Isolation is the last word

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Isolation is the last word

Cheong In-kyo

The author is a professor of international commerce at Inha University.
 
 
U.S. President Joe Biden held a virtual summit with his Chinese counterpart Xi Jinping on Nov. 15. Xi argued that the United States should acknowledge bilateral leadership and regard their relations in a mutually beneficial light to “make the cake bigger” through cooperation. Xi was reminding Biden of China’s crucial role in the global supply chain and how much of global growth hinged on China.
 
In a jointly written article in Foreign Affairs in September 2019, the two U.S. officials who now advise President Joe Biden on security affairs — National Security Adviser Jake Sullivan and Kurt Campbell, Deputy Assistant to the President and Coordinator for Indo-Pacific Affairs on the National Security Council — argued for engagement. The piece was entitled “Competition without Catastrophe: How America Can Both Challenge and Coexist with China.”
 
They pointed out how closely the two largest economies were interconnected and how China as the world’s factory is different from the Soviet Union in the Cold War days. The two contended that the United States and the rest of the world could be seriously damaged by a blockade of China. They advised the U.S. to contain China while enhancing its domestic supply networks.
 
U.S. Trade Representative Katherine Tai mostly supported the China-related policy under former President Donald Trump, but suggested the need for fine-tuning, which could be in line with the beliefs of Sullivan and Campbell. U.S. strategists have championed the expansion of the domestic supply chain from the early stage of the Biden administration.
 U.S. President Joe Biden speaks virtually with Chinese leader Xi Jinping from the White House in Washington on November 15. [REUTERS/YONHAP]

U.S. President Joe Biden speaks virtually with Chinese leader Xi Jinping from the White House in Washington on November 15. [REUTERS/YONHAP]

 
The United States has closely conferred with the European Union and Japan on their China policy, while keeping South Korea in the cold. In September, the U.S. and EU launched the Trade and Technology Council (TTC) to coordinate their approaches to key global trade, economic and technology issues followed by an agreement to end the special tariffs on European steel and aluminum that were enforced by the Trump administration. The U.S. and Japan announced the launch of the U.S.-Japan Partnership on Trade last month to engage in trade-related matters of importance to the two countries to help find a joint reaction to China. The three biggest economies in the free world agreed to extend their partnership to tackle the non-market economic practices of China.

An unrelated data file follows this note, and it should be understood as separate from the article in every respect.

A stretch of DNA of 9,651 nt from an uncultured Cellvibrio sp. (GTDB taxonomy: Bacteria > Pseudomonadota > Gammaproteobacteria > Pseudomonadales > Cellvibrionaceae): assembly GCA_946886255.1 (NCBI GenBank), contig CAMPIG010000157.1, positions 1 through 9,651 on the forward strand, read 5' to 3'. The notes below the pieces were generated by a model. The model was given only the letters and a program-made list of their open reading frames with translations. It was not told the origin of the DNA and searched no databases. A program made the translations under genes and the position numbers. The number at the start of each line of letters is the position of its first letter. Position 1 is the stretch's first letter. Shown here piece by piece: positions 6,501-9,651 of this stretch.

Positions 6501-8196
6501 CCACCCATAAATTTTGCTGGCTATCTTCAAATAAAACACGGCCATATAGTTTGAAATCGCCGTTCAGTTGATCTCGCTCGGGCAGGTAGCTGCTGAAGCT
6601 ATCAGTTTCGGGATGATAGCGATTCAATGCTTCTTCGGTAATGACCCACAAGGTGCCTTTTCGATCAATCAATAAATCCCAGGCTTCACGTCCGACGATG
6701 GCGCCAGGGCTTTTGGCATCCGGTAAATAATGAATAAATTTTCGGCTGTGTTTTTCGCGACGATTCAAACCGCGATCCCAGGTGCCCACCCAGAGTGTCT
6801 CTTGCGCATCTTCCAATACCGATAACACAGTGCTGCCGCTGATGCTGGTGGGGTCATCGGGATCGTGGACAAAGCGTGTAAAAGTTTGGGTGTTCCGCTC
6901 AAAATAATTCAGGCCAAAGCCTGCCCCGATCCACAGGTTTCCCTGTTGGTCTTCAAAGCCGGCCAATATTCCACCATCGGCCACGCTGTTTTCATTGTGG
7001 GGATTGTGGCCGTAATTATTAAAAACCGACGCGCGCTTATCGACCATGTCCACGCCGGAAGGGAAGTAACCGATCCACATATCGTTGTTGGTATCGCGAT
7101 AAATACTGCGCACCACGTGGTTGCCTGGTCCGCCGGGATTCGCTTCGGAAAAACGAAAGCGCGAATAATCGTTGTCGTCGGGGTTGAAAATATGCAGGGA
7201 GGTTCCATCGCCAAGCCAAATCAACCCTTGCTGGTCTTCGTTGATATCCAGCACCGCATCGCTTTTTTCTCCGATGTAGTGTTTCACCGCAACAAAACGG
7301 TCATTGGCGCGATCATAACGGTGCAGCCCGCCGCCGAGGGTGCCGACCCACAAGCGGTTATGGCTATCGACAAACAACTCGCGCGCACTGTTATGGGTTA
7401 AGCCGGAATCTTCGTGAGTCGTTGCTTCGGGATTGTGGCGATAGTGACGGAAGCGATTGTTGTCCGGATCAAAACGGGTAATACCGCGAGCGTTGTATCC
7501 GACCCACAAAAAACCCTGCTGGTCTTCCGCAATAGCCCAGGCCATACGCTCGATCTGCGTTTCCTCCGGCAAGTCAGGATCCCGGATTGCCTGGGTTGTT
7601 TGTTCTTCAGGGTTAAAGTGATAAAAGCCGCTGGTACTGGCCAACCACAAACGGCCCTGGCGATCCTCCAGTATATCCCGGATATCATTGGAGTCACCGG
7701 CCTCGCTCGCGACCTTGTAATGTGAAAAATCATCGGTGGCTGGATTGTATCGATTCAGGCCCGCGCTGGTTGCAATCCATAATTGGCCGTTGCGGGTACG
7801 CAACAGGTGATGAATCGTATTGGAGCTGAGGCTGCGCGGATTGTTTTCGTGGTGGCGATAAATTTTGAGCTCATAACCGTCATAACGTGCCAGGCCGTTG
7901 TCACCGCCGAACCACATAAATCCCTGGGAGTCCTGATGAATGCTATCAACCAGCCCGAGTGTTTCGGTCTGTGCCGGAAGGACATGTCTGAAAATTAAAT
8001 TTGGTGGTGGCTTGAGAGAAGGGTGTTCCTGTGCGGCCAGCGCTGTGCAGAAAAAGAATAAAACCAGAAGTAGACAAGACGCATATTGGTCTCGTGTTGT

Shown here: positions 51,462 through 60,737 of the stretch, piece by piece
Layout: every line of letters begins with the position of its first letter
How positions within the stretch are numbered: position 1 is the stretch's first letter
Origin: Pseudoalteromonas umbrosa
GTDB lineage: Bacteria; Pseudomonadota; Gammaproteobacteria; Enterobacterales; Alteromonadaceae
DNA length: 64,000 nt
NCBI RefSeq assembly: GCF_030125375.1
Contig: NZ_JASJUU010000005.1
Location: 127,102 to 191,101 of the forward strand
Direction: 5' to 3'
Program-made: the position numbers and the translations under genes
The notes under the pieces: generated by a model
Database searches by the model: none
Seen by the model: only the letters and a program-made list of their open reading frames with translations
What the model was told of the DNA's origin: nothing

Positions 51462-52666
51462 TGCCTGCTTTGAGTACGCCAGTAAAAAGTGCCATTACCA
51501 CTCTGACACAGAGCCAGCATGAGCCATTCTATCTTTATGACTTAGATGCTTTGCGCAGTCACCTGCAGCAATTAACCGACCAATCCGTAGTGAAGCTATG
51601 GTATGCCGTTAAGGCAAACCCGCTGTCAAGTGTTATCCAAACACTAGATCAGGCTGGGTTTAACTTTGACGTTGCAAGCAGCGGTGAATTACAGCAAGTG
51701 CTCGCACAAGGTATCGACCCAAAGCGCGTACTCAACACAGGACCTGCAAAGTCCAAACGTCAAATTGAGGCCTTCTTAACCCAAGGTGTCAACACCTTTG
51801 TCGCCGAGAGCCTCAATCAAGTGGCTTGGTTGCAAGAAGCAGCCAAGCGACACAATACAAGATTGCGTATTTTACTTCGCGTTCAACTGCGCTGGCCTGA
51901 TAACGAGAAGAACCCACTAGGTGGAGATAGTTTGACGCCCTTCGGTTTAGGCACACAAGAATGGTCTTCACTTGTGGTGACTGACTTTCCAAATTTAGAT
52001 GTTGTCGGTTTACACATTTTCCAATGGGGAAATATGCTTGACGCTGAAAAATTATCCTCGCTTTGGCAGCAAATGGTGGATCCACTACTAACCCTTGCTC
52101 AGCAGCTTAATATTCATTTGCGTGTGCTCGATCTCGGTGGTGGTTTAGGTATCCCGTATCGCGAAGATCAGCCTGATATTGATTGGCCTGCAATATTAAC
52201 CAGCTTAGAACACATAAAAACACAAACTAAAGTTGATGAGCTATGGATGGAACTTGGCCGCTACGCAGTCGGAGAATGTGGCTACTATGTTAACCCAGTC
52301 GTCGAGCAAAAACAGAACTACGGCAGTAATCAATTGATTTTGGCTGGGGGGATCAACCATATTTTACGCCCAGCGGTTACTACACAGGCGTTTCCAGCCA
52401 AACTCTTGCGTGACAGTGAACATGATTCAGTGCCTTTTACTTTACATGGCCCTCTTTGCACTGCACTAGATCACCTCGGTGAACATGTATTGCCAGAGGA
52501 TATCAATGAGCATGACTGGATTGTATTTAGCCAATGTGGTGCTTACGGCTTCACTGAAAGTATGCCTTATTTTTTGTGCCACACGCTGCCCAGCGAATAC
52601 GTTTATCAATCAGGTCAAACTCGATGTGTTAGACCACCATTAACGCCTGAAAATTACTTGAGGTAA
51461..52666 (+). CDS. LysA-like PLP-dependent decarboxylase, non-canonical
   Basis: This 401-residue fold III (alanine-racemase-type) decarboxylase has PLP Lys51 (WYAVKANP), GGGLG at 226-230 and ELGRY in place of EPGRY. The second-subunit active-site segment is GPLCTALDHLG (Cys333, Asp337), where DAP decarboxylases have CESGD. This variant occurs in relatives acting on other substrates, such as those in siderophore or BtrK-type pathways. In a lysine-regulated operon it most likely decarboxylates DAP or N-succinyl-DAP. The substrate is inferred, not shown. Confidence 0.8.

The United States has been imposing 25 percent additional tariffs on China to contain its non-market practices and regulating Huawei and other companies sustained by the “party economy.” Following the establishments of the Indo-Pacific alliance and the Aukus security pact to reinforce the new Cold War system, America sent invitations to 108 countries for a Summit for Democracy later this month. The U.S. is realigning a neo-Cold War international order to exclude China and other authoritarian states.
 
Automobile production around the globe was disrupted by instability in supplies of wiring harnesses from China. South Korea grappled with shortage of diesel exhaust fluid after China curbed exports of urea. South Korea has turned a blind eye to the U.S. campaign to reduce reliance on China for supplies and the U.S.-led neo-Cold War order. South Korean companies have a large stake in China through investments, but the Moon Jae-in administration’s friendly policy towards Beijing has prevented a proactive response to the international movement.
 
After the urea crisis, the government scurried to examine the risk of imports with high reliance on China. But Beijing also would be checking a list of exports for retaliatory actions against countries who exclude it. As Korea has the highest reliance on China for mass-use materials, and therefore could be hard-hit by export restrictions, authorities must hasten to diversify import routes. Finding import replacements could be cheaper than rushing to localization.
 
Seoul cannot easily choose between the U.S. and China due to the high stake at hand. But if it dilly-dallies in actions to join the new order, it could face even graver consequences. Korea must join the international order in line with its identity as a free market economy. It should pronounce its wishes to join the U.S.-led Indo-Pacific economic framework that will be launched early in 2022.
 
Translation by the Korea JoongAng Daily staff.
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